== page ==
“The rise of the extreme right—in France, with Brexit and now with Trump becoming president of the most powerful country on Earth—has made me feel extremely sad. It was not the future I had envisioned for my kids. I feel that now instead of teaching them how to live in a world where women can be anything they want and that social justice is possible for all, I have to teach them to fight for these ideals. In participating to the Women’s March this Saturday I feel like it will be a good start for me to teach my kids how to be catalysts of change for a better world.” — Esther Caron

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Summer Brennan, Marching in Washington:

“I’m marching for my nieces, and for girls everywhere who will be impacted by growing up while having a self-professed sexual assailant as president of the United States. I think America is experiencing a public crisis in women’s rights. While the Trump administration may elevate certain individual women to positions of power, his policies, rhetoric and persona all serve to oppress women and girls everywhere. Whether or not you supported her, Hillary Clinton’s campaign revealed how virulently sexist American society still is, both on the left and the right. This must be addressed head on with clarity, nonviolence and determination. I’m marching because if not me, then who? And if not now, then when?” — Summer Brennan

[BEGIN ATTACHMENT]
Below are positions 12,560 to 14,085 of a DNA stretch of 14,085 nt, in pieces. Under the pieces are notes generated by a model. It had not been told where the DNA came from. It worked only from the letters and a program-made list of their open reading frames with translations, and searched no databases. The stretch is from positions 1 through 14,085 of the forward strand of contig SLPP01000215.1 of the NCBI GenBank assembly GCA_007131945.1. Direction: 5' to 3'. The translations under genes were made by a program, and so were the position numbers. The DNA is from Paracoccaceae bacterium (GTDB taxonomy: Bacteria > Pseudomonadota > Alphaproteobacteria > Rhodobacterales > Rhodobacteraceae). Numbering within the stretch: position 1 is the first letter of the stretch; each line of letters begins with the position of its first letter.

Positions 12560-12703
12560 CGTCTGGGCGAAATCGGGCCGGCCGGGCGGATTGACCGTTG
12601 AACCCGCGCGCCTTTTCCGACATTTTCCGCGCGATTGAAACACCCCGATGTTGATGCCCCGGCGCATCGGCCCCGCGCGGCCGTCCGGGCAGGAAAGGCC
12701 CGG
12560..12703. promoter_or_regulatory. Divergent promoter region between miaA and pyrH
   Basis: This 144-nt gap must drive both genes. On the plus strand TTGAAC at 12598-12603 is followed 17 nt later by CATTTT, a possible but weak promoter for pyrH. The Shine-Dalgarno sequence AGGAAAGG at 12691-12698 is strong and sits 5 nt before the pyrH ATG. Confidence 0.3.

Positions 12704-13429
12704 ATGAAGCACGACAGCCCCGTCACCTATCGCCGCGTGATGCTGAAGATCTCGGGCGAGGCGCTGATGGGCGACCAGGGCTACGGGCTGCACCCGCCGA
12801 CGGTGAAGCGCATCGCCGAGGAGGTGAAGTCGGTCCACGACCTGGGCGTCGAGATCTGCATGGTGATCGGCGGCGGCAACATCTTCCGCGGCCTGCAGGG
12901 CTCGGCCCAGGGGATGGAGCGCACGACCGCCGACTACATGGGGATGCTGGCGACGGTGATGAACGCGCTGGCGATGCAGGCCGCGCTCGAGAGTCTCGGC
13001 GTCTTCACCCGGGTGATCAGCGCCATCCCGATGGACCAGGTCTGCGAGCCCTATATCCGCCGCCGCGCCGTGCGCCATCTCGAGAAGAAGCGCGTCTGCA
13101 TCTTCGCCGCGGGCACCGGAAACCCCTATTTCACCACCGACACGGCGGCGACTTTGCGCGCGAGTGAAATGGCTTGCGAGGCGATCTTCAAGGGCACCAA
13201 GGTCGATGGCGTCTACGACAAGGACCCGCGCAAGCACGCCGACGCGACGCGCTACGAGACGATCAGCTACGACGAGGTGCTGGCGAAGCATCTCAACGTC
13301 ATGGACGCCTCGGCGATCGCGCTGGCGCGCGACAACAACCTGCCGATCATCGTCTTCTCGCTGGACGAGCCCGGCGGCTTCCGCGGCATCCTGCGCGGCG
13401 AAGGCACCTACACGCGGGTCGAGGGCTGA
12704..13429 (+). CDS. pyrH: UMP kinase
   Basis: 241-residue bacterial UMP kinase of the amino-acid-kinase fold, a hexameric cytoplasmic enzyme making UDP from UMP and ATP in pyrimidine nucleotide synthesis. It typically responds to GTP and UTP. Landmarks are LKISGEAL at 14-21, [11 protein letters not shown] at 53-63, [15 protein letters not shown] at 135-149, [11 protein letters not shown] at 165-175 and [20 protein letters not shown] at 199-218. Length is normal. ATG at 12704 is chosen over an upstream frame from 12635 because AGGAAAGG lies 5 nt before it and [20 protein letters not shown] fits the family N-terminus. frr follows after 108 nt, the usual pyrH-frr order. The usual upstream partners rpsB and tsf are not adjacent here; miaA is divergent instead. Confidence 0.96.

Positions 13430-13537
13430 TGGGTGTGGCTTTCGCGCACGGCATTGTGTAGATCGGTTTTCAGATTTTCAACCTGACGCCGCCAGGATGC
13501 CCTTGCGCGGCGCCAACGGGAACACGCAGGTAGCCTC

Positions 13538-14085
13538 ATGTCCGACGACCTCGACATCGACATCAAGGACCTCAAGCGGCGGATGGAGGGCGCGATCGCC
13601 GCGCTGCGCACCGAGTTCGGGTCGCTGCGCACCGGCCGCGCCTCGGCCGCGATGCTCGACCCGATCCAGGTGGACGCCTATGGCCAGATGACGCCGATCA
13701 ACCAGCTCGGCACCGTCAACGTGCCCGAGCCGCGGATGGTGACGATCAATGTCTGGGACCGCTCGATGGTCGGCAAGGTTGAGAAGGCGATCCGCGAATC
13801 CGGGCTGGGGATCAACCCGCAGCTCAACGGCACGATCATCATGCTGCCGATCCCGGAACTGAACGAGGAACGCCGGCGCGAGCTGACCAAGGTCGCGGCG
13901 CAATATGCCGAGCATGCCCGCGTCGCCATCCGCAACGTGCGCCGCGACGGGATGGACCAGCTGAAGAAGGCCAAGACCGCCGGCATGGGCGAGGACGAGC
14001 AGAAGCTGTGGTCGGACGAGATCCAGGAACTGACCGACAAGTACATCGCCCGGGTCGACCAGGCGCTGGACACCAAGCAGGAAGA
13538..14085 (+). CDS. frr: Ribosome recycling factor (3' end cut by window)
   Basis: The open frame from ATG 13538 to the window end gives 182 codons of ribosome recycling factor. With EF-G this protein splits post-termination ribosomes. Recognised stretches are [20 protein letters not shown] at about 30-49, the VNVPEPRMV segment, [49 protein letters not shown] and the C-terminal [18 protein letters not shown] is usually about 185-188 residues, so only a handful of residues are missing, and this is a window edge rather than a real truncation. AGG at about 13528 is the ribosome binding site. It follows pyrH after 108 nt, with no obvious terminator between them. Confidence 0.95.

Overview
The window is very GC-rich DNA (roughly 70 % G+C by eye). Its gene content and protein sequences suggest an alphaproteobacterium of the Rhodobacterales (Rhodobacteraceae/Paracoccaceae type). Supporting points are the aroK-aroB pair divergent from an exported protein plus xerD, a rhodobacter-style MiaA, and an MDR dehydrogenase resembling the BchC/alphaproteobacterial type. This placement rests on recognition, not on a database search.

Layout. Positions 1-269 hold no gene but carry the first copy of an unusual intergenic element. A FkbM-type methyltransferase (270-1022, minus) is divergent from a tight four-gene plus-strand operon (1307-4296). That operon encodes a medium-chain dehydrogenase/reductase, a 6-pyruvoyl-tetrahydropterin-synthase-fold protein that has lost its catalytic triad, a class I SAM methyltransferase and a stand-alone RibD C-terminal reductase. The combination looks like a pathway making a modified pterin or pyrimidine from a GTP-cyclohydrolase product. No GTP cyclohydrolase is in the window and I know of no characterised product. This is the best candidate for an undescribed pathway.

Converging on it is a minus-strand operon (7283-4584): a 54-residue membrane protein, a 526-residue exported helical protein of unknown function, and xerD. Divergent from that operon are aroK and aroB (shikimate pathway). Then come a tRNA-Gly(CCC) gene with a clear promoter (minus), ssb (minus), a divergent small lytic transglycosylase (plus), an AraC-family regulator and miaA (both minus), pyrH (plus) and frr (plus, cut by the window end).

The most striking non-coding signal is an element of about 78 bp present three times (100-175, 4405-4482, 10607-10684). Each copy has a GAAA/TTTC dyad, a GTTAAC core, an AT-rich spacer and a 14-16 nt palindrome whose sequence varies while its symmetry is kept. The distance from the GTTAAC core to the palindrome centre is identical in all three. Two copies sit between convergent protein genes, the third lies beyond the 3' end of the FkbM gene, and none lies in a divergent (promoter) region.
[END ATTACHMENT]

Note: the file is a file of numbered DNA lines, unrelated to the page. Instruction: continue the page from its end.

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Ashley Otieno, Marching in Edmonton:

“I am marching for anyone who has been told that their gender is a disadvantage. I am marching for anyone who has been told that the color of their skin is a measure of their capabilities. I am marching for anyone who has been told that they are an imperfection. I am marching for her, him, and me.” — Ashley Otieno

Jenny Kardynal, Marching in Saskatoon:

“My reasons are two-fold. Firstly, as a woman and a mother trying to raise two mindful littles, I will march as an ally alongside all women who have and continue to experience systemic oppression. Secondly, I have been deeply distressed with the election of Trump and hold much anger along with feelings of helplessness; I’m hoping participating in this march will give me an outlet to refocus these feelings into strength and hope.” — Jenny Kardynal

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Sim Pannu, Marching in Winnipeg: